Two women live in one of Cologne’s largest private houses, a villa built in 1912 – with a cat, a dog and their extensive private art collection. A precise camera captures the fastidious furnishings and design of both house and garden, through which the inhabitants, their staff and visitors appear to move in orderly paths. We rarely see the protagonists in close-up, instead they blend in to an overall picture, which holds the viewer’s attention in a symbiosis between art and life. Deliberately rhythmic static camera shots allow us time to take in the myriad details. Just before it moves on, the film shows us a cross-section of this unique place, where living space and art space mingle.
Every day we are bombarded with images from many different countries, making us feel we’re in touch with the world and understand what’s going on. Beneath TV footage of demonstrations, uprisings, exchanges of gunfire, conflagrations and floods crawls a line of text, a news ticker that speaks of the subjectivity of our perception: “There are many things I don’t know, but I see them, and what I see, am I.”
A car journey through a landscape, villages, an industrial area. We are looking straight ahead, only occasionally to the side. All is silent. Here language exists only in the form of a literary text crawling across the windscreen. In three episodes a narrator considers his own experiences and those of his family during the bombardments in the Bosnian War. He tries to find connections, to make logical sense of them. But the journey into the past opens up a chasm between the images of the present and the text about what happened in 1992. The lack of soundtrack, the dead silence, takes possession of the images. From time to time the very words cast doubt the communicability of the experience, contradict themselves. The destination is not a specific place (of remembrance).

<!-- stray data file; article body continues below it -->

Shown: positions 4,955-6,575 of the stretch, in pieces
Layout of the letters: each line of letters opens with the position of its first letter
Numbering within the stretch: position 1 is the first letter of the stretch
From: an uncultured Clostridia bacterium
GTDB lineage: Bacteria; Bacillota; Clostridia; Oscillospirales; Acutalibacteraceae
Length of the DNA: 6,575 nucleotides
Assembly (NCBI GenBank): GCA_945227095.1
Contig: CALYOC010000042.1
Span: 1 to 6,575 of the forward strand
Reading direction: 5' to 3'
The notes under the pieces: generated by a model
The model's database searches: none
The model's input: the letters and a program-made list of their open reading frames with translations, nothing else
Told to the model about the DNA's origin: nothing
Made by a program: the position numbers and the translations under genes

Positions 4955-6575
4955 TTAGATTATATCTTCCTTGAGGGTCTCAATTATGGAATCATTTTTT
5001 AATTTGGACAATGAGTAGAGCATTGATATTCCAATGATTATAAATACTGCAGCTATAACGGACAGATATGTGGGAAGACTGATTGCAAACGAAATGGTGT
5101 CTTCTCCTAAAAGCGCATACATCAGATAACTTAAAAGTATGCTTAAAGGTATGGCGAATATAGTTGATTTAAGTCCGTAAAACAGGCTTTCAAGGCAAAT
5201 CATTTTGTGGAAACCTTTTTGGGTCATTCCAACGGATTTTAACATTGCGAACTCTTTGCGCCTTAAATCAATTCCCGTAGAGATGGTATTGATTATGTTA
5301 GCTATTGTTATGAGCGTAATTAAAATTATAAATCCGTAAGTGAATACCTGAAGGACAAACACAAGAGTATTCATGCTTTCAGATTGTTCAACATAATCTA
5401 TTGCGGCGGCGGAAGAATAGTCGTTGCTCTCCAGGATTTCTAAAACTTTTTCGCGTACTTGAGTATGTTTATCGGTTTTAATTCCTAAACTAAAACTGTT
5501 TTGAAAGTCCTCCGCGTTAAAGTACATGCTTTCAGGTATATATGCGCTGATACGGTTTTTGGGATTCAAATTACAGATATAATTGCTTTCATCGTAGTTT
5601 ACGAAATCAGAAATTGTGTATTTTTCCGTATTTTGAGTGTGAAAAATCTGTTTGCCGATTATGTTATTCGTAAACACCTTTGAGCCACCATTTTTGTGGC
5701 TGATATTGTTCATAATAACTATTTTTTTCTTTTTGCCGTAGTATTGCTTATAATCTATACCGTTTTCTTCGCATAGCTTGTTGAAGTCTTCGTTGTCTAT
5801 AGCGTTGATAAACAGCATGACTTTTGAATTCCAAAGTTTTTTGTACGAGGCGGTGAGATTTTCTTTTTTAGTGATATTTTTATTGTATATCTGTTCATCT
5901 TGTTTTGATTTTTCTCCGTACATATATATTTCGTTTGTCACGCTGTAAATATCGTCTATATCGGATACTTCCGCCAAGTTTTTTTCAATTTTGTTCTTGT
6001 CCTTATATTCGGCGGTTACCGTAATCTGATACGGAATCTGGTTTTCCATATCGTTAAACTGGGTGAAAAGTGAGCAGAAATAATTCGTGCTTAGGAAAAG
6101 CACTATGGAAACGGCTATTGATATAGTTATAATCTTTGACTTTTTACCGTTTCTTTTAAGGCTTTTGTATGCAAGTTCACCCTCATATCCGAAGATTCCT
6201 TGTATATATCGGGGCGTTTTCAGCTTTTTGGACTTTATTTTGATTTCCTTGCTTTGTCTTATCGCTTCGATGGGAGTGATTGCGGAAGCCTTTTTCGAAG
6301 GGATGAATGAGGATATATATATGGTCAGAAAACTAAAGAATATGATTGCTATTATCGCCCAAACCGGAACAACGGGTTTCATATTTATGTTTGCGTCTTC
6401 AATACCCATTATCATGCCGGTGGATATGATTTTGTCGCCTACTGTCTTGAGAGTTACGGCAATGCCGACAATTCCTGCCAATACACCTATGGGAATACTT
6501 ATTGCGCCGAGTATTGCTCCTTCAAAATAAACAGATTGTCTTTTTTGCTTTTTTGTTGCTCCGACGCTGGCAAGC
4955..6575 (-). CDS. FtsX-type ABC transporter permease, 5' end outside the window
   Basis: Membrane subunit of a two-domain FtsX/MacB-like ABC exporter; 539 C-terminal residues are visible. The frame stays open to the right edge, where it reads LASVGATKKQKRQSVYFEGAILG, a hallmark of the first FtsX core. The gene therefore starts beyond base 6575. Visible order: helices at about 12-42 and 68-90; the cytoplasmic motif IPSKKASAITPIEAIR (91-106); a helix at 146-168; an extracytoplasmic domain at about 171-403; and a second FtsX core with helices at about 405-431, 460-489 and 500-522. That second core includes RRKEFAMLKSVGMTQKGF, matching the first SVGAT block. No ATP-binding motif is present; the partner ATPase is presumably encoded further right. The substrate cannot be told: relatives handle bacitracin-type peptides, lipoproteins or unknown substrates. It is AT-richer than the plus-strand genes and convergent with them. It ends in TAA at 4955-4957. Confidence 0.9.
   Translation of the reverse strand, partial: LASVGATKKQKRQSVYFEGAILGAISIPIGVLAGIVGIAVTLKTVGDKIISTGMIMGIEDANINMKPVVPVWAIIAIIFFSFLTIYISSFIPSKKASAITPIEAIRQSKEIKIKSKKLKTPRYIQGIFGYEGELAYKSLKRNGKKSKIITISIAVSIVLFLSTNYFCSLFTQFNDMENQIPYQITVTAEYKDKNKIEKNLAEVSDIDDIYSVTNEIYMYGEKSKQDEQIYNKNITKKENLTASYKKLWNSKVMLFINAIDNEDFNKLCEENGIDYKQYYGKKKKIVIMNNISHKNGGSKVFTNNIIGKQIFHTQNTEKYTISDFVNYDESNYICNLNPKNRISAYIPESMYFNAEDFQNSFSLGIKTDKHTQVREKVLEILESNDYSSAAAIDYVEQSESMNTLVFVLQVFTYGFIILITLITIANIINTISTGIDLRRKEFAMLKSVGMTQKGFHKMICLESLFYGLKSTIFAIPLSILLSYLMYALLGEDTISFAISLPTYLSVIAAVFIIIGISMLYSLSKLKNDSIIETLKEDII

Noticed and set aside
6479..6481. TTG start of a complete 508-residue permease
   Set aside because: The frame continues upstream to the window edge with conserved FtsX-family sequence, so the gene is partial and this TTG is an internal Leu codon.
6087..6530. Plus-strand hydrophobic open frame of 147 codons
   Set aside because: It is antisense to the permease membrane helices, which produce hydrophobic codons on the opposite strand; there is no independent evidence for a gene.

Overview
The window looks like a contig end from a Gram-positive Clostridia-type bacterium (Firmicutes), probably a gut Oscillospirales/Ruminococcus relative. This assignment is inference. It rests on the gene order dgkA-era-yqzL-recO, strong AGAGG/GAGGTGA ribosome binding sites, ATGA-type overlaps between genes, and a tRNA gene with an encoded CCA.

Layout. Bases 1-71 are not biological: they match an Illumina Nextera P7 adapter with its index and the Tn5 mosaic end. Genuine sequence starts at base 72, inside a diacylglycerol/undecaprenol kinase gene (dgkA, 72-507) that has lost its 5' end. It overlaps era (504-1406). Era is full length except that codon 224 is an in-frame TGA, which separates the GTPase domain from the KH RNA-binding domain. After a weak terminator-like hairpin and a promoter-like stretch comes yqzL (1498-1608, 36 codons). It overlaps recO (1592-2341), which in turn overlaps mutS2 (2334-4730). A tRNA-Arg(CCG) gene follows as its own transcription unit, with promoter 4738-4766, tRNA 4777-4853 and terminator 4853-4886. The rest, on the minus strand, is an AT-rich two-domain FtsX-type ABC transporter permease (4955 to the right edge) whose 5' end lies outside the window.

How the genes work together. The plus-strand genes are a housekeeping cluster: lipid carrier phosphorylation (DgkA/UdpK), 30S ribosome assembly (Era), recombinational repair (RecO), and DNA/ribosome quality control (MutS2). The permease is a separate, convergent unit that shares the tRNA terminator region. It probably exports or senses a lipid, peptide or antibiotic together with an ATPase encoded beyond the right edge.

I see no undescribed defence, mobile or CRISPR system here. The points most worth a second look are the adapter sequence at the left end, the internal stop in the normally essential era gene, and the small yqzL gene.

Julian lives in a small town in northern Florida – with his mother, without a job, without a future. When he’s not hanging out with his friends he goes to the American Veterans’ Club to recite one of his patriotic poems. Once a year he leaves his scruffy home to take part in the 9/11 memorial ceremony in New York. He greets policemen with a “God bless you sir. Thank you for serving” in passing. Julian’s naive patriotism stems from his lack of personal prospects. Thomas Haley’s subtle portrait of this “poor white boy”, clinging to the American Dream, at the same time describes the inner turmoil of a society traumatised by the events of 9/11.